The Federal Aviation Administration announced, Friday, that it would conduct an examination on The Boeing Company (NYSE:BA)'s most advanced 787 Dreamliner aircraft after a spate of incidents. The Dreamliner , which came into service in November 2011, has been criticized for a number of technical and electrical problems. The FAA said federal authorities will review 787's manufacturing, assembly and design.
The Transportation Secretary, Ray LaHood, FAA administrator, Michael Huerta, and the chief of Boeing's commercial airplane division will hold a news conference in Washington on Friday to provide further details. Recently, the battery pack of a parked Japan Airlines Dreamliner at Logan International Airport in Boston caught fire. In another incident, Japan Airlines had to cancel a flight from the same Logan International Airport due to fuel leakage in a 787. A few days ago, All Nippon Airways Co., Ltd. (TYO:9202) said it had to cancel a 787 flight from Yamaguchi to Tokyo, after the computers detected a problem with the plane's brakes.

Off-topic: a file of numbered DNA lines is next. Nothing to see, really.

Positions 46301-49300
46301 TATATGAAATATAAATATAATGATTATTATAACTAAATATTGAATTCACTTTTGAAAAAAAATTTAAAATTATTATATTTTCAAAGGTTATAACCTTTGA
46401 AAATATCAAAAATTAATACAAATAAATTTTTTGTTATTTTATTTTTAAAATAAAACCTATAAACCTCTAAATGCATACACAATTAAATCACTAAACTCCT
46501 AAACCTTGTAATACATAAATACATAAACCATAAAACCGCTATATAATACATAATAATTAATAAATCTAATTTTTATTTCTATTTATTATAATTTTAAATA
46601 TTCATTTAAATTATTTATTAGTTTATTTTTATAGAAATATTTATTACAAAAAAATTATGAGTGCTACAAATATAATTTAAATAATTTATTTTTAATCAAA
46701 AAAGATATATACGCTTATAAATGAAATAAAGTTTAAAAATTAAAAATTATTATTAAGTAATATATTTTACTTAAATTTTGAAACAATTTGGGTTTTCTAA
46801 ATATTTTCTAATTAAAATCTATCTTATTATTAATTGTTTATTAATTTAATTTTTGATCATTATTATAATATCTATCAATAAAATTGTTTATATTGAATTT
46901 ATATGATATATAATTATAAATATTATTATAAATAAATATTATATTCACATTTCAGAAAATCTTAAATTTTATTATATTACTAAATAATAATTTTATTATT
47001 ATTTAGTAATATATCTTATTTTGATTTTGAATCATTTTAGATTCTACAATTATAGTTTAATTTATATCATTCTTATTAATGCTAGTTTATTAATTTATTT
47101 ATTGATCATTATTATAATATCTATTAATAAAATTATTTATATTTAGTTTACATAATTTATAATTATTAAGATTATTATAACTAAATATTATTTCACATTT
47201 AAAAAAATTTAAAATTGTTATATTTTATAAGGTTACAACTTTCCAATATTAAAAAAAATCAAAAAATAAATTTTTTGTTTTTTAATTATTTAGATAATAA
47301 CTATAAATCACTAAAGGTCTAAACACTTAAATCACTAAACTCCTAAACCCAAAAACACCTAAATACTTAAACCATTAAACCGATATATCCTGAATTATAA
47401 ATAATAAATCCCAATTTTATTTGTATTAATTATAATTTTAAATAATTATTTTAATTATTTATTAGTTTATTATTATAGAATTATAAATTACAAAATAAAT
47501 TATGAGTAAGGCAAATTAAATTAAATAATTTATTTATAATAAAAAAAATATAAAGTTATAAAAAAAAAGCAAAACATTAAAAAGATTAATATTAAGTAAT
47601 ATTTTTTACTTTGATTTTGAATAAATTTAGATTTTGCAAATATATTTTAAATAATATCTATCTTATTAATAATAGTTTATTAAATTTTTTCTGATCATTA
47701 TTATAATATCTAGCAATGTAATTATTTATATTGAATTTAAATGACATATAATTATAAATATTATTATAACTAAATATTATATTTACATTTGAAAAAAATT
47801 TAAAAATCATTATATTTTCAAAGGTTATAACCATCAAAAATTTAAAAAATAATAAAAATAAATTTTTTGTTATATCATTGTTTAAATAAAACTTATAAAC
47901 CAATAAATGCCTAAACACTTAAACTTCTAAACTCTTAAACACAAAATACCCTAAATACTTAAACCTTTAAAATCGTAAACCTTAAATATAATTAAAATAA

The National Transportation Safety Board is already investigating into the parked plane whose battery caught fire in Boston. The officials observed severe fire damage on the battery, which is used to power the auxiliary power unit when the aircraft is grounded.
So far, Boeing has sold 46 Dreamliners and have pending orders for 800 more. The company plans to produce 5,000 Dreamliner planes in the next 20 years. Though many airlines are confused whether to keep or cancel their orders for the plane, Qatar Airways immediately downplayed the safety concerns, saying that such technical problems occur with any new aircraft. The Boeing Company (NYSE:BA) is not concerned; it is planning to double its Dreamliner production to 10 planes per month.
The plane is expected to play a vital role in The Boeing Company (NYSE:BA)'s future success. Dreamliner extensively uses the lightweight carbon composite materials, instead of aluminium to improve its fuel efficiency. It also relies heavily on electrical systems rather than mechanical ones.
The Boeing Company (NYSE:BA) shares were down 2 percent to $75.60 in early trading.